Possum Tragic

Possum Tragic

2: Cherries

Some years prior to moving into the weatherboard house, my wife Tab and I honeymooned in Tasmania, driving around the island for three weeks. We had a great holiday staying in some lovely hotels and bed-and-breakfasts; our accommodation was dictated in the main by a road map and our day-by-day impulses. But our trip’s blue ribbon accommodation, the one venue we purposefully pre-booked, was at Cradle Mountain Lodge, on the border of the World Heritage-listed Cradle Mountain-Lake St Clair National Park.

With some extravagance we took a deluxe suite, which turned out to be a charming pencil-pine cabin secluded in woodland away from the main hotel complex – very romantic indeed. And on that misty Tasmanian afternoon we were instantly taken by the surrounding wilderness which abounded with plants and wildlife.

At early evening after settling in, drinking a bottle of bubbly and having a spa I decided on a whim to paint my toenails. At the time I had no idea how such an activity would prepare me for my future encounters with possums, beyond that which was about to unfold.

While airing my nice cherry-coloured toenails to dry, I heard scratching at the window and drew the curtains to discover a Brushtail Possum clutching the cabin’s timbers presumably in search of food or warmth. It looked so cute, this cuddly grey icon of Australian fauna, and much bigger than the brushtails I’d seen on mainland Australia; dew-drops sparkled like crystals on its thick, coarse fur. I had to take a closer look. So I grabbed the camera, wrapped a towel around my waist and ventured outside onto the decking where my marsupial friend had clambered along the cabin wall, perched on a balustrade and readied itself to make my acquaintance. ‘How very civilised,’ I thought.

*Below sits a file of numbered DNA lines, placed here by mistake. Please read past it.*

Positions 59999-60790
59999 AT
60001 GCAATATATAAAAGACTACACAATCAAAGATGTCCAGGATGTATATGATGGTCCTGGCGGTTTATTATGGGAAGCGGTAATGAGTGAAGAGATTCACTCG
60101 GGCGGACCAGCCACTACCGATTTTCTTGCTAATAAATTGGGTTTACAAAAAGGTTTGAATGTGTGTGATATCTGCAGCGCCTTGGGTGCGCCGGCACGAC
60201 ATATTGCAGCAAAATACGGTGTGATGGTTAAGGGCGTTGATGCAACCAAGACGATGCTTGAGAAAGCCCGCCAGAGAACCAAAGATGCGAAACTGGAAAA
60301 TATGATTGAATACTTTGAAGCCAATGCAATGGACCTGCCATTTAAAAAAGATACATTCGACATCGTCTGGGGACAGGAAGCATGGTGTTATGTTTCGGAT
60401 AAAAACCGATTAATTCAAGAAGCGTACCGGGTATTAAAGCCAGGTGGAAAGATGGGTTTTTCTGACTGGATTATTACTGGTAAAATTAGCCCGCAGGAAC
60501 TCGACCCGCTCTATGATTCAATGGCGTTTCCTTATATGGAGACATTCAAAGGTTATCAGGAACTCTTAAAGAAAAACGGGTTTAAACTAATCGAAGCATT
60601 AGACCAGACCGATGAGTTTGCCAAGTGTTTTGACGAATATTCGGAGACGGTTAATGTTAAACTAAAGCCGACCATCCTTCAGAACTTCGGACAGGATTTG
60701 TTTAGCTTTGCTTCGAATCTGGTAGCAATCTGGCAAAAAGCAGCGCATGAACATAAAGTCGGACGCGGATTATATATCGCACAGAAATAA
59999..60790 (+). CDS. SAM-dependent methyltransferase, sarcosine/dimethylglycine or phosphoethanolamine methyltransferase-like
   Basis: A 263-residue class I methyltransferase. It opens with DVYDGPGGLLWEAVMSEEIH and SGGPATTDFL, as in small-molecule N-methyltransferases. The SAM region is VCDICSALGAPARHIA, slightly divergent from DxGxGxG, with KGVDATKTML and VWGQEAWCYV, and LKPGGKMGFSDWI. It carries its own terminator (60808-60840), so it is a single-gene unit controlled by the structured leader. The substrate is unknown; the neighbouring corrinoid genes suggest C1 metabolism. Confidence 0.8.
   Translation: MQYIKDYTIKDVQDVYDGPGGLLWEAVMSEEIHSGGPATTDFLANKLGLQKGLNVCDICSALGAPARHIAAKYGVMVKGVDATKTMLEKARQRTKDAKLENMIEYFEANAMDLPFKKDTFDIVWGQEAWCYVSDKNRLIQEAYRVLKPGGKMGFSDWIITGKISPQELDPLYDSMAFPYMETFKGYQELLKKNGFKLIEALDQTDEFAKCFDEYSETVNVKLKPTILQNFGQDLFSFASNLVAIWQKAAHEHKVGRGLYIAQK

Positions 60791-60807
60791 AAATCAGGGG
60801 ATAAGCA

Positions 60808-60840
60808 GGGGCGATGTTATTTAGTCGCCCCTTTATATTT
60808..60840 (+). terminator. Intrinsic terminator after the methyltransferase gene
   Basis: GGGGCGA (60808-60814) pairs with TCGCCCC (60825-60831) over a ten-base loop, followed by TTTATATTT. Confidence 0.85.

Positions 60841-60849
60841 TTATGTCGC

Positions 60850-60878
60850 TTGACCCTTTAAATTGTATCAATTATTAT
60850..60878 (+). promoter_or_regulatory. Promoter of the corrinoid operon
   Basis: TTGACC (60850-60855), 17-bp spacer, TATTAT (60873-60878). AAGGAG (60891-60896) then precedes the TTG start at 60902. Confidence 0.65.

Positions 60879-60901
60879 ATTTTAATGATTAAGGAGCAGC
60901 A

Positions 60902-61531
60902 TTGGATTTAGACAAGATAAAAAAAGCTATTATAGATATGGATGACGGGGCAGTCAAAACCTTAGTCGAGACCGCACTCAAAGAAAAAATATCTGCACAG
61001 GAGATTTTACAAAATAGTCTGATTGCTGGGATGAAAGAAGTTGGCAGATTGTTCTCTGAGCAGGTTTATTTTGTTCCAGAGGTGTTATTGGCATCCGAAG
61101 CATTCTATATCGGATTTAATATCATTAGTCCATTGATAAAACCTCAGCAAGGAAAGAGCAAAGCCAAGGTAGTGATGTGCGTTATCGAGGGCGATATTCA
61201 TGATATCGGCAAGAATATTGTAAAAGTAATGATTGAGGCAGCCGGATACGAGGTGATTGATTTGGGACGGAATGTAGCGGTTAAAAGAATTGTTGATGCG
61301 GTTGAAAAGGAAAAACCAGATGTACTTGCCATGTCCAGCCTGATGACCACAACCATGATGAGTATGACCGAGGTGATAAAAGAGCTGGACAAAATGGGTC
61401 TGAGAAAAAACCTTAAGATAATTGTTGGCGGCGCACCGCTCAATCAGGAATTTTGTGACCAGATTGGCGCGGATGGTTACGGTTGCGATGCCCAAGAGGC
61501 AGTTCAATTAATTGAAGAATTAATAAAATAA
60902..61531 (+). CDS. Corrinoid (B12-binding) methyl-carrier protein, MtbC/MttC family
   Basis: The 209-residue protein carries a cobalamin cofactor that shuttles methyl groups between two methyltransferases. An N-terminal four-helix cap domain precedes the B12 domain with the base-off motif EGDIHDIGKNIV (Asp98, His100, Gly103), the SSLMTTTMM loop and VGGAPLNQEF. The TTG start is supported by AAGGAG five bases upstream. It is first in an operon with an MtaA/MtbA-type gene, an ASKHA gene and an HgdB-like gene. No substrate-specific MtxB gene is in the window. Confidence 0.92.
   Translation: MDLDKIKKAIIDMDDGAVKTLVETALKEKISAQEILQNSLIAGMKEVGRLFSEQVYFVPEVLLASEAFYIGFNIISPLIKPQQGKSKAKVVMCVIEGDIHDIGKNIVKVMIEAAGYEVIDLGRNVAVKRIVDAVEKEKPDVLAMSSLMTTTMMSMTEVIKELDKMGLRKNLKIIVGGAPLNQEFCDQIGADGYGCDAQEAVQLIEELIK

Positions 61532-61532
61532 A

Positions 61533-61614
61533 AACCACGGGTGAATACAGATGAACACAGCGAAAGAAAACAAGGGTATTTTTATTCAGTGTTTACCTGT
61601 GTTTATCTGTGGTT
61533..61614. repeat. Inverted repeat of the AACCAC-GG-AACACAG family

I raised the camera to focus and took one quick snap. And before my eyes re-adjusted to the darkness after the flash, the possum hopped down from its hold, scurried toward me, lunged forward and bit hard on the cherry which was my big toe. I think I screamed in that split-second and startled my attacker back a few steps but this only served to give it room for another onslaught on me. I jettisoned the camera and picked up a deckchair which I began to wave lion-tamer-like at the possum, who showed utter contempt toward my actions. Through the window in the door I could see Tab inside the cabin in fits of laughter watching her brave new husband protecting the fort from an encroaching invader, now grown a hundredfold like a rampant predator chasing its prey.

I felt a pang and glanced down to see blood streaming from my toe, I could also feel the towel loosening around my waist. My situation was diabolical. All the while, those nocturnal eyes focused on me with such a haughty glint I truly thought I was a goner.

I had to do something to break this standoff. So I let go of the chair with one hand and grappled behind to find the doorknob, released the latch and in one deft move discarded the chair, swooped into the cabin and slammed the door. The possum retreated back to the balustrade and shot me a look of its supremacy as my towel dropped from my hips to the floor.

I felt vulnerable standing there naked with a bloody toe. For one brief moment I thought the possum might steal the camera I’d left outside, but it dropped away into the darkness leaving me to dwell on the humble fact that I presented no match for it; I was easy fodder. I had no idea possums liked cherries.

About Blair Paterson

Blair grew up and lives in Sydney’s Inner West. He first realised a love of nature and the outdoors during weekends and holidays with his family on the Hawkesbury River. From humble childhood pastimes building billycarts and tree houses to spending large chunks of time in the bush, Blair now embarks on outdoor pursuits whenever and however possible – by foot, kayak, bicycle or other. He has worked in Environmental Management and currently Outdoor Education. Some of his fondest travels to date have been around Australia and through the Indian Himalayas.
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